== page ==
Predictors of all-cause mortality among patients hospitalized with influenza, respiratory syncytial virus or SARS-CoV-2

This paper is published in Influenza and Other Respiratory Viruses.

Why did we conduct this study?

When a new virus emerges (e.g., SARS-CoV-2, the virus that causes COVID-19), we know little about how the infection may cause disease, and who is at greatest risk of severe illness or death.  It can be helpful to use our knowledge and experience with other similar viruses to inform early clinical and public health responses to the new virus.

What did we do?

We used population-based data on individuals living in Ontario, Canada who were cared for within the publicly funded healthcare system.  We assessed whether predictors of mortality among patients hospitalized with SARS-CoV-2 were similar (i.e., shared predictors) or different (i.e., divergent predictors) to predictors of death among patients hospitalized with two other clinically important respiratory viruses: influenza, and respiratory syncytial virus (RSV). The outcome we measured was risk of death within 30 days of hospital admission with influenza, RSV, or SARS-CoV-2.  We compared all potential predictors including demographic characteristics (e.g., age, sex), underlying health conditions (e.g., asthma, heart disease), and neighborhood-level social determinants of health (e.g., median income, percent racialized).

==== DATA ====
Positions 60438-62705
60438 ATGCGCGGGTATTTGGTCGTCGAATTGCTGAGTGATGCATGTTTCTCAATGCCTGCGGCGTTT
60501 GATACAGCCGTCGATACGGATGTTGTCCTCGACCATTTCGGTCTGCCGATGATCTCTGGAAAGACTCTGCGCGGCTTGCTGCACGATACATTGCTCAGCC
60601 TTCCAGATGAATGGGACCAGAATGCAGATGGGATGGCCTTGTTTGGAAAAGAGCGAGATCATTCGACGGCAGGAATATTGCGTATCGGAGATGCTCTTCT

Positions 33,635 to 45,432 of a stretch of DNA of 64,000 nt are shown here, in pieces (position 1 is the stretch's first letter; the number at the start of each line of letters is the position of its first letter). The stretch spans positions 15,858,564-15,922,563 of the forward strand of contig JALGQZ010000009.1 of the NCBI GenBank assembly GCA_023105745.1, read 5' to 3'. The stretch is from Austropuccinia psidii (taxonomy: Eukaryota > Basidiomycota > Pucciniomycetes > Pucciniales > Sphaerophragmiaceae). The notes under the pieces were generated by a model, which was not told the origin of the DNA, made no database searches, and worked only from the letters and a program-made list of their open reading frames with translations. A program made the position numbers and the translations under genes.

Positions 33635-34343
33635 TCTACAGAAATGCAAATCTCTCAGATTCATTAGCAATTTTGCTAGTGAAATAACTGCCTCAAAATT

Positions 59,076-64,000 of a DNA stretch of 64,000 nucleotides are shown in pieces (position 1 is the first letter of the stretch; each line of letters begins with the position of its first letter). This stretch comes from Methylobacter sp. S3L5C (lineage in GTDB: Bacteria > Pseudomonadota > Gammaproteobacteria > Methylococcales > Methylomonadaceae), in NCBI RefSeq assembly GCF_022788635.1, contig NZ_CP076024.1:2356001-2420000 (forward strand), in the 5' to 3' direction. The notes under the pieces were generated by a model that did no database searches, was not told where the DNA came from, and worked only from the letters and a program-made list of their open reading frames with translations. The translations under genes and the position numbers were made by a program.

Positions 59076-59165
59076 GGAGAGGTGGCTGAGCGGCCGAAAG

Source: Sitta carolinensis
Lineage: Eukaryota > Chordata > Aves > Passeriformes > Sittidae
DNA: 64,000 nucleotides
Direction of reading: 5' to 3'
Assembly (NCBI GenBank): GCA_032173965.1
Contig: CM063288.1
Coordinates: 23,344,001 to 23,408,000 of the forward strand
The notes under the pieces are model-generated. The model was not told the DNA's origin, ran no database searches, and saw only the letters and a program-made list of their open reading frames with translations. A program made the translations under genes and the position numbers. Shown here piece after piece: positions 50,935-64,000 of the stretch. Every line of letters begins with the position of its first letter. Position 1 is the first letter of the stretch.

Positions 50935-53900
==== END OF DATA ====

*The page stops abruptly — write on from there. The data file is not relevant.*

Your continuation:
What did we find?

The following were shared predictors of mortality among patients hospitalized with any of the three respiratory viruses studied: older age, male sex, residence in a long-term care home, and chronic kidney disease.

What does this mean for health systems?

First, when patients are admitted to the hospital with a respiratory virus, and we do not know much about the virus (e.g., when a new respiratory virus emerges), these shared predictors of mortality can help us identify patients who are more likely to be at risk of severe illness or death in early stages of their illness. Second, if we know how common shared predictors of mortality are in communities, then health systems can efficiently allocate and ensure there are enough resources (e.g., vaccines, therapeutics, hospital beds, support for health care workers) to meet the needs of each community.

The study was led by Mackenzie Hamilton, conducted at ICES, and supported by the Canadian Institutes of Health Research Rapid COVID Grant and St. Michael’s Foundation.

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